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Artificial Materials

Artificial Materials

Olivier Vanbésien

ISBN: 978-1-848-21335-7

Apr 2012, Wiley-ISTE

346 pages

In Stock

$191.00

Description

This book addresses artificial materials including photonic crystals (PC) and metamaterials (MM).

The first part is devoted to design concepts: negative permeability and permittivity for negative refraction, periodic structures, transformation optics.

The second part concerns PC and MM in stop band regime: from cavities, guides to high impedance surfaces. Abnormal refraction, less than one and negative, in PC and MM are studied in a third part, addressing super-focusing and cloaking.

Applications for telecommunications, lasers and imaging systems are also explored.

Introduction xi

PART 1. A FEW FUNDAMENTAL CONCEPTS 1

Chapter 1. Definitions and Concepts 3

1.1. Effective parameters of materials 3

1.2. Terminology of artificial materials 6

1.3. Negative refraction: stakes and consequences 8

1.4. Bibliography 11

Chapter 2. The Metamaterial Approach – Permeability and Permittivity Engineering 13

2.1. Background history 13

2.2. An imbricated lattice approach 17

2.3. Cell approach 23

2.4. Alternative approach: Mie resonances 31

2.5. Bibliography 33

Chapter 3. Photonic Crystal Approach – Band Gap Engineering 37

3.1. Historical background 37

3.2. Study tool: band structure 39

3.3. 2D ½ photonic crystals 44

3.4. A few words on three-dimensional photonic crystals 53

3.5. Conclusion: metamaterials or photonic crystals? 55

3.6. Bibliography 56

Chapter 4. Transformation Optics 59

4.1. Context 59

4.2. Method description 60

4.3. Bibliography 69

PART 2. MATERIALS USED IN A BAND GAP REGIME 71

Chapter 5. Point and Extended Defects in Photonic Crystals 73

5.1. Context 73

5.2. Defect zoology 74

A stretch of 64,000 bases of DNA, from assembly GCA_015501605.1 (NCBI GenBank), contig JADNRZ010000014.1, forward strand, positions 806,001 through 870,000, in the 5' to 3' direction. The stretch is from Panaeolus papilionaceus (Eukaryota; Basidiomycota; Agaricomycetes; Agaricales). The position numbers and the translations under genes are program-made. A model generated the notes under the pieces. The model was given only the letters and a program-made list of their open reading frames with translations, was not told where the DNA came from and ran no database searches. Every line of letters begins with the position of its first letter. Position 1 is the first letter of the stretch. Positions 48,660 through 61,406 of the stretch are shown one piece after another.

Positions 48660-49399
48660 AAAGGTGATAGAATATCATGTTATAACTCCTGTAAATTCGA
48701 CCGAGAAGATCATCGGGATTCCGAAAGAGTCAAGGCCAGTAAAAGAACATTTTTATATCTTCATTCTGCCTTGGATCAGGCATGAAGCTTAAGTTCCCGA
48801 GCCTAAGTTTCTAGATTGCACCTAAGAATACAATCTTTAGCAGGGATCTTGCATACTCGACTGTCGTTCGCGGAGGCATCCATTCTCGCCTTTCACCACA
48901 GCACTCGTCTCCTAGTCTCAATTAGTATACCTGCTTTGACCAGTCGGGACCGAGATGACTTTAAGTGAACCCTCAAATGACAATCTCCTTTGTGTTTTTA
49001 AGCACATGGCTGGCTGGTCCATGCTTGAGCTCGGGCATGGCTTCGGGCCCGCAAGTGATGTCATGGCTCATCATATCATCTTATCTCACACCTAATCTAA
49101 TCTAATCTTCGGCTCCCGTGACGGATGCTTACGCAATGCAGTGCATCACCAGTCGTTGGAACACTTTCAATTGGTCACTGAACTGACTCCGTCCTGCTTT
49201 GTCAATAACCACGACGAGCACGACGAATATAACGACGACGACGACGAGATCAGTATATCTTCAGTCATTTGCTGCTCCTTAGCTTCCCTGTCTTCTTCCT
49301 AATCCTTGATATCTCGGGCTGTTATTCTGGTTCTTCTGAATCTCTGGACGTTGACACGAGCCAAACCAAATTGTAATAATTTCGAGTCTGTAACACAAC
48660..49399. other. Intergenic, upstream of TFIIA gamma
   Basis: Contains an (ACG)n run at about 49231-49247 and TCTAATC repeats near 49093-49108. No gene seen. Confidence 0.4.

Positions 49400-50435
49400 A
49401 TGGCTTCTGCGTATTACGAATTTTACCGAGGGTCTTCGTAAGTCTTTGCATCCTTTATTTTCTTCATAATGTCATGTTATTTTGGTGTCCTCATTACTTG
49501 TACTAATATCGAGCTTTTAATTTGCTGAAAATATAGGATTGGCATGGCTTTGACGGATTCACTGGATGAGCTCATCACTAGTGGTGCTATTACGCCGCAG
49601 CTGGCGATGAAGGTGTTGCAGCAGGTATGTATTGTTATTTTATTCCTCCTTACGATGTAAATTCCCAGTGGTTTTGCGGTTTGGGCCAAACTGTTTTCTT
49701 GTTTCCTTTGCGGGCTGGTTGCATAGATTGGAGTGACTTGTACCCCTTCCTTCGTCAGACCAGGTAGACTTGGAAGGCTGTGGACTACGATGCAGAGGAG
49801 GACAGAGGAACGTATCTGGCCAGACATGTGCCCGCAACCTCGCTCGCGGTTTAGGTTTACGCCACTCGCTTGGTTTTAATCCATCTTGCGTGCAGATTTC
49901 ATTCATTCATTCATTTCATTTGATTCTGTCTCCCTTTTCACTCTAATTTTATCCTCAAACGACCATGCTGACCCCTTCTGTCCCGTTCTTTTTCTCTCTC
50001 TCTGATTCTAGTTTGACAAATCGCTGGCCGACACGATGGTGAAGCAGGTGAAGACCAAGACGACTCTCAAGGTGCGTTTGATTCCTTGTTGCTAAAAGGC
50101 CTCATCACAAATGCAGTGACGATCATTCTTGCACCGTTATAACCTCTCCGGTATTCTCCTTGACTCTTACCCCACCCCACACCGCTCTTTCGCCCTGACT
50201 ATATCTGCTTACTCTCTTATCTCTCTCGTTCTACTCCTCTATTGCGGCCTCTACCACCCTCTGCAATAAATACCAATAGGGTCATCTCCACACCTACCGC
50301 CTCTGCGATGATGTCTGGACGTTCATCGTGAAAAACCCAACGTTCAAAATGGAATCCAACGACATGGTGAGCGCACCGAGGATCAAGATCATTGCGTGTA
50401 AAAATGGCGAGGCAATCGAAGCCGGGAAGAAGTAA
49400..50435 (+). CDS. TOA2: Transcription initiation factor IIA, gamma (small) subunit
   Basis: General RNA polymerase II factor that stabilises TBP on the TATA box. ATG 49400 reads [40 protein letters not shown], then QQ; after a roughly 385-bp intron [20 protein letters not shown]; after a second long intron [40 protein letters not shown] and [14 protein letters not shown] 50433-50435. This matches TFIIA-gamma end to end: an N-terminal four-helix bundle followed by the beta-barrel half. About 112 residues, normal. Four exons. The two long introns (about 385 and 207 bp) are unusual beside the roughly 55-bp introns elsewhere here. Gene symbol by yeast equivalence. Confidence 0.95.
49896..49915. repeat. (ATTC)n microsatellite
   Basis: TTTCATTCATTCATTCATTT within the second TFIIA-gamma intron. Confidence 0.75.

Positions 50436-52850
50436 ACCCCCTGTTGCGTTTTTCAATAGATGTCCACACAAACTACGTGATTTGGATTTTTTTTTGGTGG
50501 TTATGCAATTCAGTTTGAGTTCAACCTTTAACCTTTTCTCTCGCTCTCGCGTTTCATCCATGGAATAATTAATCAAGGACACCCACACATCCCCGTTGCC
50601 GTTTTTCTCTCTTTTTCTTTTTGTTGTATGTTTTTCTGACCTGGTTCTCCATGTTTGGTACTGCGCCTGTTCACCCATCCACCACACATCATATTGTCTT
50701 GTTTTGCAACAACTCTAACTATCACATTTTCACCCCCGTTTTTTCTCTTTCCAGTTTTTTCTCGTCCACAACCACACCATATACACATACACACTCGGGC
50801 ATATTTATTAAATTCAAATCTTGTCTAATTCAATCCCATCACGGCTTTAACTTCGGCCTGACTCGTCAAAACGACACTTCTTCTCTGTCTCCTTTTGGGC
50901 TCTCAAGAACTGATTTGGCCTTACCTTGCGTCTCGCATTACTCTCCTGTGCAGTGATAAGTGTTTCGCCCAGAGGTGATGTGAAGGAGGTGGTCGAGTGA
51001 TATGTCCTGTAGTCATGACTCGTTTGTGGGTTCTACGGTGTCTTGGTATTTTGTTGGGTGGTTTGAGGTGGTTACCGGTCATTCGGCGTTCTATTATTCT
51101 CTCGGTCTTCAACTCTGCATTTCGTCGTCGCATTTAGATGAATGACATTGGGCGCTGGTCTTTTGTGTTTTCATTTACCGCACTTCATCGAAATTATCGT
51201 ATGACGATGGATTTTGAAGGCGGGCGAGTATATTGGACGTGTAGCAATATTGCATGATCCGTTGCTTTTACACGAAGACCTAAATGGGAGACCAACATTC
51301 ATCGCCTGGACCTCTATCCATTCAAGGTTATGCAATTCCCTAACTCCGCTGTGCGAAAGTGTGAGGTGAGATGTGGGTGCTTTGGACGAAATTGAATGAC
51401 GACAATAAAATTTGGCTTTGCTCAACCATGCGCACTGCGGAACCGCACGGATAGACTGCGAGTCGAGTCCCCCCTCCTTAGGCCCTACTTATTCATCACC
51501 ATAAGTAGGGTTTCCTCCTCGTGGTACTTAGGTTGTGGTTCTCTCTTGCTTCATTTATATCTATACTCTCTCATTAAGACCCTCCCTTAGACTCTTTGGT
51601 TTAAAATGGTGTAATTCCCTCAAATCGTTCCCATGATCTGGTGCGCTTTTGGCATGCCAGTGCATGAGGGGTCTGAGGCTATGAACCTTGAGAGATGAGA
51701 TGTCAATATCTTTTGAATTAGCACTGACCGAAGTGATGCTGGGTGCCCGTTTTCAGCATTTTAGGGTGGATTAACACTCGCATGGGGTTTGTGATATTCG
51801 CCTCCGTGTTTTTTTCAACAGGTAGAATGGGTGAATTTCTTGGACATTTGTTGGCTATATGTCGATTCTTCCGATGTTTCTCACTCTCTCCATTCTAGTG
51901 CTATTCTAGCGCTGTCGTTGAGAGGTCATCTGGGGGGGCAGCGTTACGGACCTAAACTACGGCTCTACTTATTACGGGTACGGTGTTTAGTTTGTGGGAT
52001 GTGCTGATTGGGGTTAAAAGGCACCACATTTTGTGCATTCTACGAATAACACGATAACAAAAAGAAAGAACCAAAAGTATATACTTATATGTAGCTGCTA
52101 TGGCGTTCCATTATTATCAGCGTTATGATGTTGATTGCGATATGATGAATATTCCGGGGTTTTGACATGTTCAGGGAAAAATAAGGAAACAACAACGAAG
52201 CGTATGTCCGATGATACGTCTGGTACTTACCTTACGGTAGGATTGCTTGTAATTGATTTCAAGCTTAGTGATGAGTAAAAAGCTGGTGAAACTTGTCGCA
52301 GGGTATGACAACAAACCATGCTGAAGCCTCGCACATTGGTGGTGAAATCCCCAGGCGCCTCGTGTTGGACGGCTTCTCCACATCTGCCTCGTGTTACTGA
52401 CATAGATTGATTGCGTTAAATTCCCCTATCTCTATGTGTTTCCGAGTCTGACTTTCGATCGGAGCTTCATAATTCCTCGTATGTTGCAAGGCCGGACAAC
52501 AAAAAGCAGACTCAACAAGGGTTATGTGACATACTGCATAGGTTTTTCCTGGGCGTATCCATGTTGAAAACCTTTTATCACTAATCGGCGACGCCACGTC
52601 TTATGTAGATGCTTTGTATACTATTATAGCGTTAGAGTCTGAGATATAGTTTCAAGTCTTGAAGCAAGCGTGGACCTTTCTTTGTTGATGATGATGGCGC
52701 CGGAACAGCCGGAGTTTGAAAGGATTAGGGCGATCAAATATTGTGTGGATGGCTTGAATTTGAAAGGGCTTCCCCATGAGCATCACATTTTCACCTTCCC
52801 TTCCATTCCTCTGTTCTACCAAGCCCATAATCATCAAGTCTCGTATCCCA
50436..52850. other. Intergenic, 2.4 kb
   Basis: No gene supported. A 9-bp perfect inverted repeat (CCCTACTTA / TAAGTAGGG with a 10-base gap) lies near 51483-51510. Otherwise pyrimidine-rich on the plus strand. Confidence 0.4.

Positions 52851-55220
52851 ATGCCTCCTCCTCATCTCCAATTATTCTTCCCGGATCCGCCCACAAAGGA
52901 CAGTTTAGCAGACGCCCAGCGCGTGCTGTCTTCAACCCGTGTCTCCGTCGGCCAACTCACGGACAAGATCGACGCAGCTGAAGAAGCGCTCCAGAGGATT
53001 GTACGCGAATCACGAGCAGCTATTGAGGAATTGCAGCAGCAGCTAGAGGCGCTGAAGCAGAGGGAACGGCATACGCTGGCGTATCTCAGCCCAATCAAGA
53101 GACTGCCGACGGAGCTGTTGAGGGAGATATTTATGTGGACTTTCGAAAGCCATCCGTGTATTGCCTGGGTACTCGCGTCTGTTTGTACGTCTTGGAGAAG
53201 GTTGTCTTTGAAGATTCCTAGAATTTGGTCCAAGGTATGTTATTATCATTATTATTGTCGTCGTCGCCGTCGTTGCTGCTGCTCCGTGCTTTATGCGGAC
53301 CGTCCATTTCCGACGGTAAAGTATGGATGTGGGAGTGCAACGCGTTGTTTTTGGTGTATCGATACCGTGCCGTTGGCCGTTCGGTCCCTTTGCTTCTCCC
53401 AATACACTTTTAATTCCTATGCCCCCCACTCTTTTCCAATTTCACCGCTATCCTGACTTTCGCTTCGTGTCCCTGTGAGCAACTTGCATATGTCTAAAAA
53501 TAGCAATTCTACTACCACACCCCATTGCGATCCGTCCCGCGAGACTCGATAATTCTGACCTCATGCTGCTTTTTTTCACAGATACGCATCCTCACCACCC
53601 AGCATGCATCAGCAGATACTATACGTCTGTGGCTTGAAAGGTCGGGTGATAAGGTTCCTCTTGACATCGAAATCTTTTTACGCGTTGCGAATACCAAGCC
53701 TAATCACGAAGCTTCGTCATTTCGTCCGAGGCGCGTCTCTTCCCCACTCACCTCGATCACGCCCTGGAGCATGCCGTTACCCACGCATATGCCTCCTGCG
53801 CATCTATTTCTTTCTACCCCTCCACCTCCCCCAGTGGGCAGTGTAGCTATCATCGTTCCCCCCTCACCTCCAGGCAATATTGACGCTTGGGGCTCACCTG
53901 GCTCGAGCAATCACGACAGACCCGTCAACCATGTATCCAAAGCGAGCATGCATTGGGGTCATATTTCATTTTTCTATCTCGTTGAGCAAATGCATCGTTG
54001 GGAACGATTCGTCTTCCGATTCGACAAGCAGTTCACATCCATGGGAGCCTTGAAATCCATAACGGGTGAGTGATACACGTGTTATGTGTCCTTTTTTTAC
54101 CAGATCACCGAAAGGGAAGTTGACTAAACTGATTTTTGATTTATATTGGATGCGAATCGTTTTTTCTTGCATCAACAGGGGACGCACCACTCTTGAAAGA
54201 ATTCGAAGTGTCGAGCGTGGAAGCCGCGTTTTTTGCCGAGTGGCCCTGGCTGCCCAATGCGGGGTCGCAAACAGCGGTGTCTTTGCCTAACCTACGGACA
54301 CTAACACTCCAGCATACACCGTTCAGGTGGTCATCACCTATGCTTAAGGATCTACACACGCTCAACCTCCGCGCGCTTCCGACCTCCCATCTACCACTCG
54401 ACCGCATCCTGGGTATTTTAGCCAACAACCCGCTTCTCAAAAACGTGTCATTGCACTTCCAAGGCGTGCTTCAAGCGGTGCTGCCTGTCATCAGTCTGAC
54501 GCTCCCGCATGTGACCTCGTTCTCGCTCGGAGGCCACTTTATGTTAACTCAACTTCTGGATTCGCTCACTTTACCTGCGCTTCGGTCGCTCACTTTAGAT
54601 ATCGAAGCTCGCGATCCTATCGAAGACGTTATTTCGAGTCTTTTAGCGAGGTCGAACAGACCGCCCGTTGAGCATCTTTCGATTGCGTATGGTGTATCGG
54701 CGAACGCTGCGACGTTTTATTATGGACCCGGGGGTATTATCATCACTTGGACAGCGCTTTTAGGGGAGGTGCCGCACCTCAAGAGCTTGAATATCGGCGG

5.3. Selectivity of photonic crystal microcavities 77

5.4. Waveguiding in photonic crystals 82

5.5. Slowing down light 90

5.6. Bibliography 92

Chapter 6. Routing Devices made from Photonic Crystals 95

6.1. The building brick: the add/drop filter 95

6.2. A few photonic crystal approaches 98

6.3. Interference-based couplers 100

6.4. Conclusion 117

6.5. Bibliography 117

Chapter 7. Single Negative Metamaterials 121

7.1. Context 121

7.2. ENGs: negative permittivity materials 122

7.3. MNGs: negative permeability materials 128

7.4. What of frequency-selective surfaces? 132

7.5. Bibliographyc 135

PART 3. MATERIALS IN AN ABNORMAL REFRACTION REGIME (N < 1 AND N < 0) 137

Chapter 8. Two-dimensional Microwave Balanced Composite Prism 139

8.1. Why use a microwave prism? 139

8.2. Conception and sizing of a balanced composite lattice 140

8.3. Two-dimensional prism 147

8.4. Bibliography 154

Chapter 9. Metal-dielectric Materials – from the Terahertz to the Visible 157

9.1. From the terahertz to the infrared 157

9.2. A backward propagation line at terahertz frequency 158

9.3. From “nano”-resonators to “fishnets” 163

9.4. Three-dimensional metamaterials 172

9.5. Bibliography 174

Chapter 10. Abnormal Refraction in Photonic Crystals 177

10.1. Context 177

10.2. (An)isotropy in photonic crystals 178

10.3. Exploiting anisotropy 185

10.4. Focalization and negative refraction: looking for isotropy 189

10.5. Bibliography 194

Chapter 11. A Photonic Crystal Flat Lens at Optical Wavelength 197

11.1. A bit of background 197

11.2. How to define a typical prototype at optical wavelengths 198

11.3. Lens optimization: impedance and resolution 201

11.4. Experiments 213

11.5. Reverse engineering: from a two-dimensional prototype to three-dimensional reality 218

11.6. Conclusion 221

11.7. Bibliography 222

Chapter 12. Wave-controlling Systems – Towards Bypass and Invisibility 225

12.1. “Transformation optics” or “dispersion engineering” 225

12.2. Component approaches for controlling waves 226

12.3. Invisibility at terahertz frequencies: Mie resonances 241

12.4. An alternative with the photonic crystal: the butterfly 246

12.5. Perspectives 250

12.6. Bibliography 250

PART 4. MOVING TOWARD APPLICATIONS 253

Chapter 13. Guiding, Filtering and Routing Electromagnetic Waves 255

13.1. Context 255

13.2. Guiding: propagation lines and tunable phase shifters 256

13.3. Filtering 266

13.4. Metamaterial-based routing 273

13.5. Conclusion 276

13.6. Bibliography 276

Chapter 14. Antennas 279

14.1. Towards the miniaturization of transmission/reception systems 279

14.2. Directivity engineering 280

14.3. Subwavelength sizing 293

14.4. Conclusion 298

14.5. Bibliography 299

Chapter 15. Optics: Fibers and Cavities 301

15.1. Optical issues: the privileged domain of photonic crystals 301

15.2. Microstructured optical fibers 302

15.3. Toward zero threshold lasers 310

15.4. Bibliography 318

Chapter 16. Detection, Imaging and Tomography Systems 321

16.1. From detection to imaging 321

16.2. Terahertz sensors 322

16.3. Direct approach for imaging 326

16.4. Detection and image reconstruction 328

16.5. A vast field to explore 337

16.6. Bibliography 339

Conclusion 341

Index 345